Using eleven cross-sectional surveys spanning 1981-92, the authors compare the earnings of immigrant and native-born men in Canada. Apparently, recent immigrant cohorts have suffered no deline in earnnings. Job tenure is found to be a strongly significant determinant of earnings; previous estimates of immigrant earnings differentials, which have not incorporated job tenure information, may partly reflect differences in tenure between immigrants and the native-born. When the sample is restricted to pairs of surveys that are close to the Census survey years, the estimates of cohort effects are sensitive to the choice of survey years One possible explanation for that sensitivity is suggested by the finding that macroeconomic conditions are a statistically significant determinant of the rate of assimilation of recent immigrants.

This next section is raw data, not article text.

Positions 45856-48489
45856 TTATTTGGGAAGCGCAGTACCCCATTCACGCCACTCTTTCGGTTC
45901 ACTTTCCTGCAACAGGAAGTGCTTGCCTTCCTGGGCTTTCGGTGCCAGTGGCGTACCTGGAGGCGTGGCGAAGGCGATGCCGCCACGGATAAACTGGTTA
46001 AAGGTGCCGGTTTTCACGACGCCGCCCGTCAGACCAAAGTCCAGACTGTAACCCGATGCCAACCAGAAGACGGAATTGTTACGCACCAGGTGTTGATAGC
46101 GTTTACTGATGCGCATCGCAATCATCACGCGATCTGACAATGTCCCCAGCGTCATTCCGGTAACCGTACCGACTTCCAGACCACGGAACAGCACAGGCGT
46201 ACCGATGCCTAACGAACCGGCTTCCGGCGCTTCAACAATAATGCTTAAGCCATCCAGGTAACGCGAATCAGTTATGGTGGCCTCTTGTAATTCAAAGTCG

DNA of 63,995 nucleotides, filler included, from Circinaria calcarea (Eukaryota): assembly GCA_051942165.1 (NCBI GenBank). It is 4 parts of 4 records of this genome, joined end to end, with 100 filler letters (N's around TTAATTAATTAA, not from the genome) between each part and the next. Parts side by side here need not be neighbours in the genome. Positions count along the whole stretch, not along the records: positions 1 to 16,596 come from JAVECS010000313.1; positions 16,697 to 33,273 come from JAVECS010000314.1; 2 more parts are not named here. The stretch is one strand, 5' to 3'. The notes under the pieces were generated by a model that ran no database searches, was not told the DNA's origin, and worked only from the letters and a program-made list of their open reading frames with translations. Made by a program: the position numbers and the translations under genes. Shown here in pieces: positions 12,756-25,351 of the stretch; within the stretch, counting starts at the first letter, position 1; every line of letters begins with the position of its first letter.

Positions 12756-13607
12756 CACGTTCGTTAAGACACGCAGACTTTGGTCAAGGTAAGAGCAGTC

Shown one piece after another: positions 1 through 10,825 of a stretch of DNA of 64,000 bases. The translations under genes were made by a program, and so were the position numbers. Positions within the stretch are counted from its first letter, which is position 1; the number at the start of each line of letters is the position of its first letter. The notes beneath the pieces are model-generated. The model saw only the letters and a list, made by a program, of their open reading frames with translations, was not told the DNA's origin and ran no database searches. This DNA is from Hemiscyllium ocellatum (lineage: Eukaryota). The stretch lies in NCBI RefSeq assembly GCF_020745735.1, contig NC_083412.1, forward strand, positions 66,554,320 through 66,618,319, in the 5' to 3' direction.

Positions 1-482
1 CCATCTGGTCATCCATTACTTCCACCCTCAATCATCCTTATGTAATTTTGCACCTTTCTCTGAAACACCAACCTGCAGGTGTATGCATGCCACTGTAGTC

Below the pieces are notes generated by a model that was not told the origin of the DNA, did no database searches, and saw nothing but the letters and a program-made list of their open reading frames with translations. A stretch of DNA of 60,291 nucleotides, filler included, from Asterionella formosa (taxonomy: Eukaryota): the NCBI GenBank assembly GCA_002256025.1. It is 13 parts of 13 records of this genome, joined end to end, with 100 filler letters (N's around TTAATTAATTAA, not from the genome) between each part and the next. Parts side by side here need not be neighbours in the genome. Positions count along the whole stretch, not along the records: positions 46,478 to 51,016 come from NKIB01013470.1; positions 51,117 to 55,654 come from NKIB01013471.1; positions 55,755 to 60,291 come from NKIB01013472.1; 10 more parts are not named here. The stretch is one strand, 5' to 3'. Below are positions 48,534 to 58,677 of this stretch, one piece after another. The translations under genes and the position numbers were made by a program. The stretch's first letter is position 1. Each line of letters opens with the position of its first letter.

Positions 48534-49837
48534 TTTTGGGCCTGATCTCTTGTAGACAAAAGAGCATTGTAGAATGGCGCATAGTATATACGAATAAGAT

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Journal Industrial and Labor Relations Review
McDonald, J.T. (James Ted), & Worswick, C. (1998). The earnings of immigrant men in canada: Job tenure, cohort, and macroeconomic conditions. Industrial and Labor Relations Review, 51(3), 465–482. doi:10.1177/001979399805100306